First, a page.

• Reduces anxiety for less-sophisticated investors such as retail and family offices
  • Borrowers who present transparent reports gain more trust and reputation
  • Standardization of reporting metrics for other members of the community to build additional analytics and benchmarks
  • Institutionalization of reporting structure
  • Supports credibility and growth of Goldfinch DAO

Downside :

  • Slight operational burden for Borrowers on the Goldfinch platform
  • We believe there is no downside to the investors nor the broader Goldfinch community

Voting : “Yes” - Borrowers submit credit reports monthly. "No” - Do nothing.**

Resources : see proposed template

Authors : @jkim, @J.B., @mans9841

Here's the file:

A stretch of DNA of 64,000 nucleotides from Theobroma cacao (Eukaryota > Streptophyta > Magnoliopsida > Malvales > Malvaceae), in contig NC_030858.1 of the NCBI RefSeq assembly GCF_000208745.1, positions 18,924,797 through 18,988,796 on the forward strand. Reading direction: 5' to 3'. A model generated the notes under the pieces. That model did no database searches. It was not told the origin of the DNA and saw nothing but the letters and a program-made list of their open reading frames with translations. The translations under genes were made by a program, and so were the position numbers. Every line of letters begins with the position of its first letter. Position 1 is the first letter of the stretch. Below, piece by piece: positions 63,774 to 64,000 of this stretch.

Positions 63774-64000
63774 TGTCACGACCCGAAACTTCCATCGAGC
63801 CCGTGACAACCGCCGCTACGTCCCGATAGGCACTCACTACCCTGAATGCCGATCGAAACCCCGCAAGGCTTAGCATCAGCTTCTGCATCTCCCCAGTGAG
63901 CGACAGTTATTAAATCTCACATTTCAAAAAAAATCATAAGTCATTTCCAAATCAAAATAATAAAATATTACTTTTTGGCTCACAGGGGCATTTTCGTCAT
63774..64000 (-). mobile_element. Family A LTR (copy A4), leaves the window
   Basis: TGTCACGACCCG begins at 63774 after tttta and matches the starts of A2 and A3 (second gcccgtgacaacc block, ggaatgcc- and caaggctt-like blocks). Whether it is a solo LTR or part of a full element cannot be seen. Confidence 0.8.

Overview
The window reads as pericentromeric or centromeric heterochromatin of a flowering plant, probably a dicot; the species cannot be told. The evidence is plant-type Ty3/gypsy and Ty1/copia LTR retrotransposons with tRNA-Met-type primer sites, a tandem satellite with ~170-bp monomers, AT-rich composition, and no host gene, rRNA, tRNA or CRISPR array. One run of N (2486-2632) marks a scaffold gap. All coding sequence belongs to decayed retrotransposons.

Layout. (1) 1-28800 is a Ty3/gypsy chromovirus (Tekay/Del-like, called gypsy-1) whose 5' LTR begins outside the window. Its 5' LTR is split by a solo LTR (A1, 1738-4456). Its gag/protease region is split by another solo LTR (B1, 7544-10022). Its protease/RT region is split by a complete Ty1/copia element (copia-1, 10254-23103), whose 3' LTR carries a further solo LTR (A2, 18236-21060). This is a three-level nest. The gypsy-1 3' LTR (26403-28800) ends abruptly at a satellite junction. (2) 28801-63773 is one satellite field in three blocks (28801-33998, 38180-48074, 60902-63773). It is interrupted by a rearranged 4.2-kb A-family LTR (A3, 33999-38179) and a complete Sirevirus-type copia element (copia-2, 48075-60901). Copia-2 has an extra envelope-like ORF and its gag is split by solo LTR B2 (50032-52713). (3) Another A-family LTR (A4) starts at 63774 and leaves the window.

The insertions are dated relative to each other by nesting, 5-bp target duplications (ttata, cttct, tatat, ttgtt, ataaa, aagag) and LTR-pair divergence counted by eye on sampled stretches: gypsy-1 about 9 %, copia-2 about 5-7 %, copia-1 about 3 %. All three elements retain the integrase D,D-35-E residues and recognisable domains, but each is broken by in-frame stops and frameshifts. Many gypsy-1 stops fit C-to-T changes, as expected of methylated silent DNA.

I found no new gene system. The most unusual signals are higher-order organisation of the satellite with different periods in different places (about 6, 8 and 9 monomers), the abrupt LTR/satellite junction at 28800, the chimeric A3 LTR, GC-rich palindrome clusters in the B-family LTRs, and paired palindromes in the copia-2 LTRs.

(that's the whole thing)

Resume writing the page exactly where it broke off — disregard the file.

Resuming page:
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Great work on this, authors.

Increased transparency will make the lending opportunities more attractive, resulting in higher TVL, while reducing FUD amidst existing borrowers. You are also right that borrowers that are willing to do such work will separate themselves positively.

Would love to see this implemented.

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Agree with it! More disclosures from borrowers will also gain more trust from lenders and expand user base in future.

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Thanks for the proposal, team!

Overall I agree that borrower reporting is key and is a close focus of the Warbler team. All of the deals to date include reporting requirements in the loan documents, including covenant compliance and other portfolio/business reporting requirements